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EPA Receives Connecticut's First "No Discharge" Request Aimed at Boat Pollution
Release Date: 01/29/2003
Contact Information: Peyton Fleming, EPA Press Office, 617-918-1008
BOSTON - The U.S. Environmental Protection Agency today announced that it is considering approval of Connecticut's first No Discharge Area where discharges of treated and untreated boat sewage would be prohibited. The proposed No Discharge Area is on the eastern end of Connecticut near the Rhode Island border and specifically includes coastal waters of the Pawcatuck River, Fisher Island Sound, Little Narragansett Bay and Stonington Harbor.
To qualify for a No Discharge designation, the applicant must show there are a sufficient number of pumpout facilities where boaters can get their holding tanks pumped out. In this particular area, which has 1,300 boats, pumpout facilities are located at Dodson's Boatyard in Stonington Harbor and Norwest Marina in the Pawcatuck River. A pumpout boat is also docked at the Westerly Yacht Club in Rhode Island.
Boat sewage can lead to health problems for swimmers, closed shellfish beds and the overall degradation of marine habitats.
"Sewage from boats can be a significant source of pollution, especially in shallow harbors with a high density of boats," said Robert W. Varney, regional administrator of EPA's New England Office. "Creating a No Discharge zone in Stonington Harbor and the surrounding area will help substantially in cleaning the water of one of Connecticut's most precious resources."
DEP initiated the No Discharge Area designation for Stonington Harbor last spring in order to place safeguards on local marine resources. DEP held several informational meetings in Stonington where staff presented an overview of the proposed area for designation, outlined the designation process, described the beneficial environmental impacts of establishing the No Discharge Area and received input from the public on the proposal.
The designation of Stonington Harbor and other Connecticut coves, harbors and embayments along Long Island Sound as No Discharge Areas is part of DEP's Long Island Sound Study Plan to reduce inputs of manmade pathogens and nutrients into the state's waterway.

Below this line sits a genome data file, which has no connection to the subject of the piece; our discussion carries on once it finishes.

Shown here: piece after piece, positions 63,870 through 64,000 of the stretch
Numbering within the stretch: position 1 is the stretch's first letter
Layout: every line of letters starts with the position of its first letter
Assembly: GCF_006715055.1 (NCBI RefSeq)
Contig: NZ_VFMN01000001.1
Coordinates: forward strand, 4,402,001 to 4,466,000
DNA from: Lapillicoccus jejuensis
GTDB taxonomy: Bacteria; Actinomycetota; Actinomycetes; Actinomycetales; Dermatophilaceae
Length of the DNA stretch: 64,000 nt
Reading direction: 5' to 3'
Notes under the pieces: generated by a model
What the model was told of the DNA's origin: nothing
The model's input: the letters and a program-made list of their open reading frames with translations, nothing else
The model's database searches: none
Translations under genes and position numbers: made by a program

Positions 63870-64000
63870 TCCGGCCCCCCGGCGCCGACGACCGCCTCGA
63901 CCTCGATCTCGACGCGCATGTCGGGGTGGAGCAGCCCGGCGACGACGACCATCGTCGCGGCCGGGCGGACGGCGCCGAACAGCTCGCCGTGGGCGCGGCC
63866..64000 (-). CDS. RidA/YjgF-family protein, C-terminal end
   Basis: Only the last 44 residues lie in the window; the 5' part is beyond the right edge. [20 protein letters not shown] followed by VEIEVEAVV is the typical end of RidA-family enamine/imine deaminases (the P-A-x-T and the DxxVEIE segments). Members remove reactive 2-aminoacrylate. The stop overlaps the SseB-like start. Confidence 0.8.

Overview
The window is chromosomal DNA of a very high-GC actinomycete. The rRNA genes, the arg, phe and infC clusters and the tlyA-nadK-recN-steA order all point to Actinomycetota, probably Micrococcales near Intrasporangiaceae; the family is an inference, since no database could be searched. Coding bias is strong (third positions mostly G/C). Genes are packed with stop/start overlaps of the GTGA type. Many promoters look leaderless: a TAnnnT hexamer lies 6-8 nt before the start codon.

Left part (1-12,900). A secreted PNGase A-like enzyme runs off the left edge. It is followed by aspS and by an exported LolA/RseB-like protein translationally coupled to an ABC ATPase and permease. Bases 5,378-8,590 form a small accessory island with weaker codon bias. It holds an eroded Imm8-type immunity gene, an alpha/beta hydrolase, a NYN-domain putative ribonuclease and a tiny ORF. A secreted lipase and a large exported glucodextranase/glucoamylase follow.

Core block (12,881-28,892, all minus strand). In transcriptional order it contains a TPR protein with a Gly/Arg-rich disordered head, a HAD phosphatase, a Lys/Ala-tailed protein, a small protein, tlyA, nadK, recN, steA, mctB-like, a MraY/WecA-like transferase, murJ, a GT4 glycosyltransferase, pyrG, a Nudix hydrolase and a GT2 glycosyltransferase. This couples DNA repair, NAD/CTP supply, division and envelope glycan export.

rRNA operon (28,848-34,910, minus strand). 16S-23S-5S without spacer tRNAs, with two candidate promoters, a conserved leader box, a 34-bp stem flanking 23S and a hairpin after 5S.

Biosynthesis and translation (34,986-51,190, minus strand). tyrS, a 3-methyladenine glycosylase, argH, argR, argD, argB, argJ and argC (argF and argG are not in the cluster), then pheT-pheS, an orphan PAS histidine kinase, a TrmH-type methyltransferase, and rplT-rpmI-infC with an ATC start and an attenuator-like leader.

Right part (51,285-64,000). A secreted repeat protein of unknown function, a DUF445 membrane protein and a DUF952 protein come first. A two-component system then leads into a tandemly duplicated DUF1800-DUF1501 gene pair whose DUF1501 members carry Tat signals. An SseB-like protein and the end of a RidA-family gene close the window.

"The designation of eastern Long Island Sound as a No Discharge Area would complement other Connecticut initiatives already underway to improve the health and habitat of Long Island Sound," said DEP Commissioner Arthur J. Rocque Jr. "Connecticut continues to aggressively pursue every approach possible to aid in the restoration and recovery of Long Island Sound, whether it be upgrading sewage treatment plants or funding local habitat enhancement projects. The creation of No Discharge Areas in the Sound adds another tool to Connecticut's comprehensive strategy aimed at improving the overall quality of this special resource."
Other areas in New England with No Discharge areas include: all of Rhode Island's marine waters, including Block Island's Great Salt Pond; Harwich, Waquoit Bay, Nantucket Harbor, Wellfleet, and Buzzards Bay (including Wareham and Westport), all in Massachusetts; and Lake Champlain, Lake George, and Lake Menphremagog in Vermont and New York. Information on No Discharge Areas may be found at the EPA's website at https://www.epa.gov/region1/eco/nodiscrg/index.html.
The 45-day comment period runs from January 29, 2003 to March 17, 2003 at 5 pm. Information requests or comments may be sent to Ann Rodney, U.S. EPA New England Region, Office of Ecosystem Protection, Water Quality Unit (CWQ), 1 Congress Street, Boston, MA 02114-2023. (617) 918-1538, or E-Mail: firstname.lastname@example.org